Under the law (RA 6981), two types of prospective witnesses may seek admission into the witness protection program. First, when a person has witnessed or has knowledge or information on the commission of the crime. This is governed by section 3 of the Act. Second, when a person has participated in the commission of a crime. This is provided in section 10 thereof which reads:
“Sec. 10. State Witness. Any person who has participated in the commission of a crime and desires to be a witness for the State, can apply and, if qualified as determined in this Act and by the Department, shall be admitted into the Program whenever the following circumstances are present.
a) the offense in which his testimony will be used is a grave felony as defined under the Revised Penal Code or its equivalent under special laws;
b) there is absolute necessity for his testimony;
c) there is no other direct evidence available for the proper prosecution of the offense committed;
d) his testimony can be substantially corroborated in its material points;
e) he does not appear to be the most guilty; and
f) he has not at any time been convicted of any crime involving moral turpitude.”
Being a participes criminis under the information for violation of Article 212 of the Revised Penal Code, respondent Roque evidently falls within the scope of the aforequoted provision.
Two of the legal requirements are at issue in this case: first, whether or not private respondent Roque’s testimony can be substantially corroborated in its material points and, second, whether or not he does not appear to be the most guilty.
x x x x
. . . [I]t is significant to note that the statements made by respondent Sanchez sufficiently dovetail respondent Roque’s testimony in its material points.
x x x x
As regards the second point, petitioner argues that respondent Roque is the most guilty. However, petitioner proceeds from the false assumption that Roque, being a public officer, is ipso facto the most guilty in the offense of corruption of public officials under Article 212 of the Revised Penal Code. This is more imagined than real.
x x x x
In this case, it appears that respondent Roque was specifically sought by the petitioner after his initial campaign against illegal gambling. In point of fact, it was petitioner who approached and insistently offered bribe to Roque in exchange for the protection for the former’s illegal gambling activities. x x x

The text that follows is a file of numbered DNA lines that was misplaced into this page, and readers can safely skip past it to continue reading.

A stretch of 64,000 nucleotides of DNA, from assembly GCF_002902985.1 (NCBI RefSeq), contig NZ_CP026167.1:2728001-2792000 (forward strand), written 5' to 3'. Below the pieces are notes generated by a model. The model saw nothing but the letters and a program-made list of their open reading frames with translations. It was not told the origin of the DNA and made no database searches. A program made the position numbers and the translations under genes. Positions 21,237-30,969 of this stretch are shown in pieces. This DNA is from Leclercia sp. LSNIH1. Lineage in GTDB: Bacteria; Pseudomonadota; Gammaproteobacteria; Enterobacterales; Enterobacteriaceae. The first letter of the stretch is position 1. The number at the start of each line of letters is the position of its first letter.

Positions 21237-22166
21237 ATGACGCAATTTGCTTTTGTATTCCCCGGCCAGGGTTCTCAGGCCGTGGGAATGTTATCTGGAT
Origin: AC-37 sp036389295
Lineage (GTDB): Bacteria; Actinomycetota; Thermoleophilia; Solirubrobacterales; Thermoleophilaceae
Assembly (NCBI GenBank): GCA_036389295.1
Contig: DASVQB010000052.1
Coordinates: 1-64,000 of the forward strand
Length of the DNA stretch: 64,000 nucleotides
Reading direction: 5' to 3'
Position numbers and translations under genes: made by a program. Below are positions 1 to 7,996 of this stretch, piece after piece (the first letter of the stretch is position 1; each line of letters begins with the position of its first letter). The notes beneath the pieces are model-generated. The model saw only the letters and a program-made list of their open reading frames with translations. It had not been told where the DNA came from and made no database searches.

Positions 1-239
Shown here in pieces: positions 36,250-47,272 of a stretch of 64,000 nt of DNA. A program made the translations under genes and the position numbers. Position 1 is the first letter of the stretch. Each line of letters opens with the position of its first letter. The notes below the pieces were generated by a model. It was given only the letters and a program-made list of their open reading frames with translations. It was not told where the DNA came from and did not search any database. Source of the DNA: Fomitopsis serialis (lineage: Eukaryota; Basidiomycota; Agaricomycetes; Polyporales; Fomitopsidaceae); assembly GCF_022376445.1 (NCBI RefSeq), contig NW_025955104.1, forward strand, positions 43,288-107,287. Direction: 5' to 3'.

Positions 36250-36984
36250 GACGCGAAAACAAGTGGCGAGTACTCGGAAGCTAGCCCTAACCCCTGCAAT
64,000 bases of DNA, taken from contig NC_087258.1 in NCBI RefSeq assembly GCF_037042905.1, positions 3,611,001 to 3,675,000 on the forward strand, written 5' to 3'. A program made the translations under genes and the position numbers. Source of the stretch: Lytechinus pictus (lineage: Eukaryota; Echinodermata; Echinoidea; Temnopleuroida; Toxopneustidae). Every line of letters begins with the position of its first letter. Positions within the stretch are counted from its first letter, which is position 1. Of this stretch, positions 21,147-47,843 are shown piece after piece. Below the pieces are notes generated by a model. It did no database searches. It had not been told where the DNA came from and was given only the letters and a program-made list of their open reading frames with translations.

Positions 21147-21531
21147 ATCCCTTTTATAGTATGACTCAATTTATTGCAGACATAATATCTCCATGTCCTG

x x x x
WE HOLD THAT THE ADMISSION OF A POTENTIAL WITNESS UNDER RA 6981 IS A MATTER ADDRESSED TO THE SOUND DISCRETION OF THE SECRETARY OF JUSTICE.
x x x x (Underscoring in the original; emphasis and capitalization of last paragraph quoted supplied)
Hence, the present petition for review, petitioner faulting the appellate court to have, in the main, decided his petition for certiorari
a.) . . . IN UTTER DISREGARD OF THE CLEAR PROVISIONS OF THE WITNESS PROTECTION PROGRAM ON THE NON-ADMISSIBILITY OF POTENCIANO ROQUE AS A WITNESS CONSIDERING THAT HE IS A LAW ENFORCEMENT OFFICER AND HIS TESTIMONY COULD NOT BE SUBSTANTIALLY CORROBORATED IN ITS MATERIAL POINTS WITH ANGELITO SANCHEZ (SECTION 3 (d) AND (b), RA No. 6981);
b.) . . . IN UTTER DISREGARD OF THE CLEAR PROVISION OF THE WITNESS PROTECTION PROGRAM ON THE CIRCUMSTANCE THAT WITNESS ROQUE APPEARS TO BE THE MOST GUILTY (SECTION 10 (e), RA 6981);
x x x x
The petition fails.
[T]he prosecution of crimes appertains to the executive department of government whose principal power and responsibility is to see that our laws are faithfully executed. A necessary component of this power to execute our laws is the right to prosecute their violators. The right to prosecute vests the prosecutor with a wide range of discretion—the discretion of whether, what and whom to charge, the exercise of which depends on a smorgasbord of factors which are best appreciated by prosecutors. We thus hold that it is not constitutionally impermissible for Congress to enact R.A. No. 6981 vesting in the Department of Justice the power to determine who can
qualify as a witness in the program and who shall be granted immunity from prosecution. (Emphasis and underscoring supplied), this Court held that it should “leave to the executive branch the decision on how best to administer the Witness Protection Program.”